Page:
U.S. consumer spending rose 1% in April after rising just 0.1% in March (revised), according to the Commerce Department’s monthly report released Tuesday. The increase was the largest in nearly seven years and beat economists' forecast of 0.7%, according to Reuters.
The core personal consumption expenditures price index, (excluding food and energy prices), increased 0.2% in April after increasing 0.1% in March and rose 1.6% in the 12 months through April. That uptick in inflation could spur the Federal Reserve to raise interest rates.
The spending rise was aided by a 0.5% increase in Americans’ disposable income and a 0.4% increase of personal income, according to the report. Real disposable income (after taxes and adjusted for inflation) increased 0.2% in April, compared with an increase of 0.3% in March, up 3.3% year over year.
The American economy depends mightily on consumer spending, so this report bodes well for a healthier 2016, economists say. The wage gap and the economy’s failure to produce adequate income improvements even in a healthier economy have stymied spending for months. But that’s recently been changing, as reflected in this report.
Although there seems to be an increase in disposable income and wages, that could be a problem for retailers as more consumers are choosing to spend on experiences instead of accumulating material objects. Younger shoppers are especially prone to spending on experiences, according to a PwC survey published last year, which found that millennials said that more than half (52%) of their holiday spending would be experience-related, compared to 39% for older consumers.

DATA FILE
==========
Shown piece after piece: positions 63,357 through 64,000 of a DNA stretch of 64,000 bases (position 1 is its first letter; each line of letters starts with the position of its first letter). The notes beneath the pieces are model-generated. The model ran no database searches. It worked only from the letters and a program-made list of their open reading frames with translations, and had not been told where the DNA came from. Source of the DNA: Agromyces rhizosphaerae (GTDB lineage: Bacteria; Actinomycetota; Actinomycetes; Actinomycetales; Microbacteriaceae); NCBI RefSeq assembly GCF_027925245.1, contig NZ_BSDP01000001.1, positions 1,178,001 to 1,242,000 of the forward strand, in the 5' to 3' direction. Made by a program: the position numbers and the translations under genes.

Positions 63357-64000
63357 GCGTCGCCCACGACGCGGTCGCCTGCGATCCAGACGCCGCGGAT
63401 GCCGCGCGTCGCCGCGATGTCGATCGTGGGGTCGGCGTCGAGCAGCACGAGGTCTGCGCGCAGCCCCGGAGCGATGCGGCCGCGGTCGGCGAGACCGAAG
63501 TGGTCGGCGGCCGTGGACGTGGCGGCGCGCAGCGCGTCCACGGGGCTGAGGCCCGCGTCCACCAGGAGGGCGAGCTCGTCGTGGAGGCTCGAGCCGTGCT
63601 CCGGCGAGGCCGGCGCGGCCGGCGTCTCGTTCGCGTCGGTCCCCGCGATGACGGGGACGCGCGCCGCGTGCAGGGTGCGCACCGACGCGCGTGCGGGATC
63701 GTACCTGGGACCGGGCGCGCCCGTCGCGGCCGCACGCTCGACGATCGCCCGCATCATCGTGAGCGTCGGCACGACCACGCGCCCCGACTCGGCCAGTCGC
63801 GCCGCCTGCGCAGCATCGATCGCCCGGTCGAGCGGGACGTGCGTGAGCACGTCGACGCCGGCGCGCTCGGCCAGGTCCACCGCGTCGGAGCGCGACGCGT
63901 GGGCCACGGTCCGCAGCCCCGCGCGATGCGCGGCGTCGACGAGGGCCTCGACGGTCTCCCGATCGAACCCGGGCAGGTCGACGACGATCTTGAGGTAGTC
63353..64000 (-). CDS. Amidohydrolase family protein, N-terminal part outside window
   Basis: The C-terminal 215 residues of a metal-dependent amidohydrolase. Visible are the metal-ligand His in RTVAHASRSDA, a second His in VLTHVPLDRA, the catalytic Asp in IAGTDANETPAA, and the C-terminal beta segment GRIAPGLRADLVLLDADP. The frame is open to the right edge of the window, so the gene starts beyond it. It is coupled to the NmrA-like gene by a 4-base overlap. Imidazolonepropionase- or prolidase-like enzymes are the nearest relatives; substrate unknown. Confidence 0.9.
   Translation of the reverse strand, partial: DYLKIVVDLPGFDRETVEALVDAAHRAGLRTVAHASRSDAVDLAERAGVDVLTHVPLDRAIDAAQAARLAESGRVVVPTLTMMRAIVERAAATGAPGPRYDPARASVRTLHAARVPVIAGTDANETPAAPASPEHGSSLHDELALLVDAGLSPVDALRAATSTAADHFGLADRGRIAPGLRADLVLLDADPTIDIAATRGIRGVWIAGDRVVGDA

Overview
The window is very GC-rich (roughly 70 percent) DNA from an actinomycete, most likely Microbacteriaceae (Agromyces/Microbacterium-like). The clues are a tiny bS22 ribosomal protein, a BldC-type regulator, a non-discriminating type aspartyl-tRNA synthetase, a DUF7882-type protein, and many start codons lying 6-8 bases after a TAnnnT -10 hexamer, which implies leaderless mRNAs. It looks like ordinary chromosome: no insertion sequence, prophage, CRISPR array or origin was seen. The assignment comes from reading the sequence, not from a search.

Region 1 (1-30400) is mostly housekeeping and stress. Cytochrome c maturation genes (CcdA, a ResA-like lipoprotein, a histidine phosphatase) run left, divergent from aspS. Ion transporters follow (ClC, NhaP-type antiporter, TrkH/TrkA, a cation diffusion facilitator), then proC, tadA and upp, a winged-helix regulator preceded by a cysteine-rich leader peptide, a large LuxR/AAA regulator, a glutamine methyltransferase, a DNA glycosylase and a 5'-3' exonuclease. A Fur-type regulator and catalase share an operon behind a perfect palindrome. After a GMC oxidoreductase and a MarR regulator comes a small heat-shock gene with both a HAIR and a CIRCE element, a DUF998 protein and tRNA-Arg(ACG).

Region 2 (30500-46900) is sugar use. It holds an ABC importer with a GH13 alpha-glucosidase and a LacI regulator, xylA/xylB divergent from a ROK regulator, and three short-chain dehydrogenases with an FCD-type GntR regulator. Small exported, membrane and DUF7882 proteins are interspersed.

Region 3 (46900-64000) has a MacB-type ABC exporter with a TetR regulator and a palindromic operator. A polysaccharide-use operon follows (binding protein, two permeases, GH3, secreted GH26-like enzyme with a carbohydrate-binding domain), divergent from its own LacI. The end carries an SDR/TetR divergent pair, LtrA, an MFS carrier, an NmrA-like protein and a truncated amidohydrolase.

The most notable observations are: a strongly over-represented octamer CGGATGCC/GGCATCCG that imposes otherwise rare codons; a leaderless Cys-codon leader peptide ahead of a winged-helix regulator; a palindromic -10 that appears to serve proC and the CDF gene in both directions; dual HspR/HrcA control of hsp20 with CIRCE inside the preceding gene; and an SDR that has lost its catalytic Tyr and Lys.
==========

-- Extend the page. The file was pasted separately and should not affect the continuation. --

Consumers are also choosing to save or pay off debt rather than spend, and when they do, they are increasingly favoring investing in home improvements. Retailers' recent earnings reports reflected these trends, as apparel-heavy retailers like Macy's, Kohl's, and J. Crew reported disappointing results while home improvement retailers beat expectations. These changes are forcing legacy retailers to reconsider their marketing strategies and physical stores, offering more value to the consumer with no-cost online resources and free in-store events.
“The old notion of ‘build it and they will come,’ and the store is in the center and the consumer wants the store, has been flipped on its head. It’s the consumer at the center. The store has to go to the consumer, wherever they are," Robin Lewis, CEO of The Robin Report, told Retail Dive in January.